Looking for an edible flowers list to add something new, exciting, colorful, flavorful and even healthy for your meal? While picking your veggies, your pick some flowers too! For ages cooks have used flowers in cooking, mostly as a garnish or decoration. But in recent years, more folks are discovering the appeal of the colors and flavors of flowers, and are using them as ingredients. In this article we hope to introduce you to how (and why) to use your own flowers.
First Some Precautions
As with most things, however, a few precautions are in order. Be sure to avoid flowers grown by roadsides, where vehicle exhaust and residues collect on the flowers, or those sprayed with pesticides. While some flowers are toxic, such as foxglove, potato and sweet pea, others simply don't taste good. Also, you should first try a small amount to check for any allergic reactions or digestive problems. As a rule, the most fragrant flowers are the best tasting; but also the more fragrant a flower is, the stronger its flavor. And usually only the colorful parts of the flower petals are used, as other plant parts don't taste as good, particularly the white base of petals.
The Benefits of Edible Flowers
Before we get into the full edible flowers list below, I want to touch on the nutritional value so you can understand this isn't just a frilly or trendy thing to do. It's good for you, too.
For example chives, signet marigolds, nasturtiums, portulacas, purslanes and roses are rich in Vitamin C; edible weeds such as dandelion flowers provide Vitamins A and C and the greens are high in calcium, iron and phosphorous. And don't throw away those broccoli and cauliflower blooms that you let go too long in the garden! They have many of the same cruciferous benefits as the vegetables.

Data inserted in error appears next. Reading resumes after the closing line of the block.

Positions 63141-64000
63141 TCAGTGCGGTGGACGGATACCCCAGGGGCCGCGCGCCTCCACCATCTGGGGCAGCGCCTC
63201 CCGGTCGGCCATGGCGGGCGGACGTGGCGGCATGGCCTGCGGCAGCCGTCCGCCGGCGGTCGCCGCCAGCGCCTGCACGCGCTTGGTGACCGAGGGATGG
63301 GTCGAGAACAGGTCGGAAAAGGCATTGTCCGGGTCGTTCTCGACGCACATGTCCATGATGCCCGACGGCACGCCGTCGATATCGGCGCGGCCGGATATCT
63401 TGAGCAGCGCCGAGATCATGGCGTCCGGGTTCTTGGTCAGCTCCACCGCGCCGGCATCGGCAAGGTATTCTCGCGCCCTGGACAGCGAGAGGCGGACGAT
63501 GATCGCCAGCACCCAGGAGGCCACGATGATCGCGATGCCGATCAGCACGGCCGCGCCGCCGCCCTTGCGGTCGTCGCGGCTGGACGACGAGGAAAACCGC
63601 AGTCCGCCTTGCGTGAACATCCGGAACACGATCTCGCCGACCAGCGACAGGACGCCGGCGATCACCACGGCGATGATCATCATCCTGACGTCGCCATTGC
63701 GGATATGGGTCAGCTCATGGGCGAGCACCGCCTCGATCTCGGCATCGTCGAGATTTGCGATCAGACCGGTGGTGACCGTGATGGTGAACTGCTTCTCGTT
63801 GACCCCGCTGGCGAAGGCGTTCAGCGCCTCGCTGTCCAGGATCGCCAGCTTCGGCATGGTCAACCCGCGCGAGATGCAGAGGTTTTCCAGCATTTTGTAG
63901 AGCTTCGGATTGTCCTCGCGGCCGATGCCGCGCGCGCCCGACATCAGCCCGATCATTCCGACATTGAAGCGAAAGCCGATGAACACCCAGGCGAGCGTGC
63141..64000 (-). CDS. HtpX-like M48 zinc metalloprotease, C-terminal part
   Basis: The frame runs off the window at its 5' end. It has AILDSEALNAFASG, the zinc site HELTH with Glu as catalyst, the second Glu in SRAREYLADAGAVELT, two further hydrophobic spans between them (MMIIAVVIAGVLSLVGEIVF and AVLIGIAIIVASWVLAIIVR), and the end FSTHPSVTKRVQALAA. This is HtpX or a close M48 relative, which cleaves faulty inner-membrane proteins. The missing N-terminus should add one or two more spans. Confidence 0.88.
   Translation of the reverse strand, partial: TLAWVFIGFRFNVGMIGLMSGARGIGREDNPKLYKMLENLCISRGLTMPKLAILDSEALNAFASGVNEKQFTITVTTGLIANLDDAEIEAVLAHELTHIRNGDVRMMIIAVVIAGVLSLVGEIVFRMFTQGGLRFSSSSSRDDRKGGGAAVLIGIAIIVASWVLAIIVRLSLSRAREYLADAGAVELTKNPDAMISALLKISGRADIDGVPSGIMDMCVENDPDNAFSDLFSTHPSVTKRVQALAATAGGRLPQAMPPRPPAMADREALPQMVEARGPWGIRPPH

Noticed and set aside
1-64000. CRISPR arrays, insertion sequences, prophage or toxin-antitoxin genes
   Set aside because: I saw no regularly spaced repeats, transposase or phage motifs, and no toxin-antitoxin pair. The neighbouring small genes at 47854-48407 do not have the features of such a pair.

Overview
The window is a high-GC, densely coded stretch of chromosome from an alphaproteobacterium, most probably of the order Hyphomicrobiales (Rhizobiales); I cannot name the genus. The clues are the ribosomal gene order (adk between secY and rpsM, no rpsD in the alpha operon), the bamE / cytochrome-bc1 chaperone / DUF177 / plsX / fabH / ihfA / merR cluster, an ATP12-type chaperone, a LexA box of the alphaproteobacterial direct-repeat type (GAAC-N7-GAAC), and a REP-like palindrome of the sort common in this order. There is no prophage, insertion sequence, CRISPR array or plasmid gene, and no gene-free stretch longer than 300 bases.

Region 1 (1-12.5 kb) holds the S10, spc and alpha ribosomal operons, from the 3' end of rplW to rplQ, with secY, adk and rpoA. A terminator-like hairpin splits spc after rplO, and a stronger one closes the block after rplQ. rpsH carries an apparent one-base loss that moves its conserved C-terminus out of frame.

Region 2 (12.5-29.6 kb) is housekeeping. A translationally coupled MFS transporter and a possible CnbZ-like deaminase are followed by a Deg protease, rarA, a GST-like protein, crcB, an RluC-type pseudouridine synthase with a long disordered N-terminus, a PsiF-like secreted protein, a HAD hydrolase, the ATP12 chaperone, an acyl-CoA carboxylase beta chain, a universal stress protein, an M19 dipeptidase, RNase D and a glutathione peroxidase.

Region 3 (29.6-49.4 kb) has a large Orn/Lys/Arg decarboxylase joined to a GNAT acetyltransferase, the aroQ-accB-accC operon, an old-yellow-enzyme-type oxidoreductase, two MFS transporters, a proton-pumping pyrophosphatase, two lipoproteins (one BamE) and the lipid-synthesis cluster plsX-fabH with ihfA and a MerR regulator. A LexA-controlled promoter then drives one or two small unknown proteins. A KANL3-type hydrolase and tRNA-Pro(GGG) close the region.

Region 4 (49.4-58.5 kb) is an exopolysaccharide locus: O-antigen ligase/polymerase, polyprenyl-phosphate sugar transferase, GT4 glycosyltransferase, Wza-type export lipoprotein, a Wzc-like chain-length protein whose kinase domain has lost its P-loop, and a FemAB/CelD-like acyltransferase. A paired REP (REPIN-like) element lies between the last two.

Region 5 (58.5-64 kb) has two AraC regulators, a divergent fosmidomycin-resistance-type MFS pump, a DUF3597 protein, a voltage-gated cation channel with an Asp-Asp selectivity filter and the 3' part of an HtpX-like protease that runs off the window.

How to Harvest and Use Edible Flowers
Pick flowers first thing in the morning after the dew has dried and just as they are beginning to open for peak flavor. Here is a general list of edible flower uses:
- In or on biscuits or muffins
- To flavor butter
- With pancakes
- Infusing oils
- With pasta
- Flavoring vinegars
- In punch or tea
- In soups
- Atop salads
- Within sandwiches
And a few more unique ideas:
- Squash, zucchini, hibiscus and daylily blooms may be battered and fried, or stuffed and used as "cups" to hold tuna or egg salad.
- Roses used to line a cake pan impart a wonderful flavor to cakes!
- Nasturtium buds may be picked as a substitute for capers and the blooms can be stuffed with herbed cream cheese for excellent hors d'oeuvres.
- Try freezing some flowers in ice cubes to flavor your beverages.
- Pansies, violets and dianthus are beautiful when candied and used to decorate cakes.
- Use your imagination - the sky is the limit!